"We urge policymakers to work with all sectors of the business community as they seek to eliminate plastic waste in our waterways and to identify effective and realistic solutions."

Supporters of the California ban say there are already lots of products for sale with natural alternatives, such as apricot shells and cocoa beans, and that they do not want to allow biodegradable plastics. Those plastics simply break into tiny pieces and are not consumed by microorganisms and decomposed as part of the natural food chain, particularly in cold ocean waters, they note. Also, there are no scientific standards in the other state laws to specifically define what "biodegradable" means.

"We are loathe to include an exemption for a plastic product that we can't define," said Bloom. "We are hoping that California will model a better approach that can be adopted by other states."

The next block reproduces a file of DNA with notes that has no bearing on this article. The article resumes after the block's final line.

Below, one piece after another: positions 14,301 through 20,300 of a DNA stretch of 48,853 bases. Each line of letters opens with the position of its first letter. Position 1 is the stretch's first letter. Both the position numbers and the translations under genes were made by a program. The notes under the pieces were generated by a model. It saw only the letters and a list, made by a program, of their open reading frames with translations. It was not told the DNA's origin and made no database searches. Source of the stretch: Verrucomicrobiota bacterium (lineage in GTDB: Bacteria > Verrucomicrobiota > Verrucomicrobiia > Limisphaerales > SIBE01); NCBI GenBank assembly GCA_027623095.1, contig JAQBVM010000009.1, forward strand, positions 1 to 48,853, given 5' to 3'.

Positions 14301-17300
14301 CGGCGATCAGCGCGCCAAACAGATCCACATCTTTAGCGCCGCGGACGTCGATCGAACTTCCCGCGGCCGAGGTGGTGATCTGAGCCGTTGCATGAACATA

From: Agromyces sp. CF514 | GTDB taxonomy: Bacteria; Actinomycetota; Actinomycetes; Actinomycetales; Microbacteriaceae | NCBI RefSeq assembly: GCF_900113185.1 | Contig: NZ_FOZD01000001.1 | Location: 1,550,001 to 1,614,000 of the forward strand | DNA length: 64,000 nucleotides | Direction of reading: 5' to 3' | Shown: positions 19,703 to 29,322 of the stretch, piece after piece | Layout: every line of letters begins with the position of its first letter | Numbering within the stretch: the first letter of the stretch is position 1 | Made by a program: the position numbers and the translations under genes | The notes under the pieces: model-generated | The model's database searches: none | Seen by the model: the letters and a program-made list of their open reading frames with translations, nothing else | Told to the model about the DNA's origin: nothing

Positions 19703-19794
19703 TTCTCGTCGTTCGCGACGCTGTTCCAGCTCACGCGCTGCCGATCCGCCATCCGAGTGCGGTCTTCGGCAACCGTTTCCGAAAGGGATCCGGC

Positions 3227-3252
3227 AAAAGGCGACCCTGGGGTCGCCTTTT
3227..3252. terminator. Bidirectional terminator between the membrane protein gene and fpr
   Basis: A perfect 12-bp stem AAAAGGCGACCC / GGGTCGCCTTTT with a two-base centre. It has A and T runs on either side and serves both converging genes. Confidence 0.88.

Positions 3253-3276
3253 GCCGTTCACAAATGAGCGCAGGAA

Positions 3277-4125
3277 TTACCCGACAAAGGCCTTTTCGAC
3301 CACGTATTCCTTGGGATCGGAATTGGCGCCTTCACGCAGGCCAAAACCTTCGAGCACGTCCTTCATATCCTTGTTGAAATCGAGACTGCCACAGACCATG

Tiny bits of plastic have been found in high concentrations in the Great Lakes, the Los Angeles River and the Pacific Ocean where, according to some studies, they outnumber plankton. Scientists say the plastic also absorbs contaminants such as pesticides and PCBs, which then are accumulated in fish when they eat the bits, mistaking them for fish eggs, plankton and other natural materials. People who eat the affected fish also can be exposed to the chemicals.

In January, scientists skimmed the water surface over nine large areas of San Francisco Bay. They found between 14,000 and 440,000 plastic particles, including microbeads, per square kilometer -- an area of about 250 football fields, said Rebecca Sutton, a senior scientist with the San Francisco Estuary Institute, a research organization based in Richmond.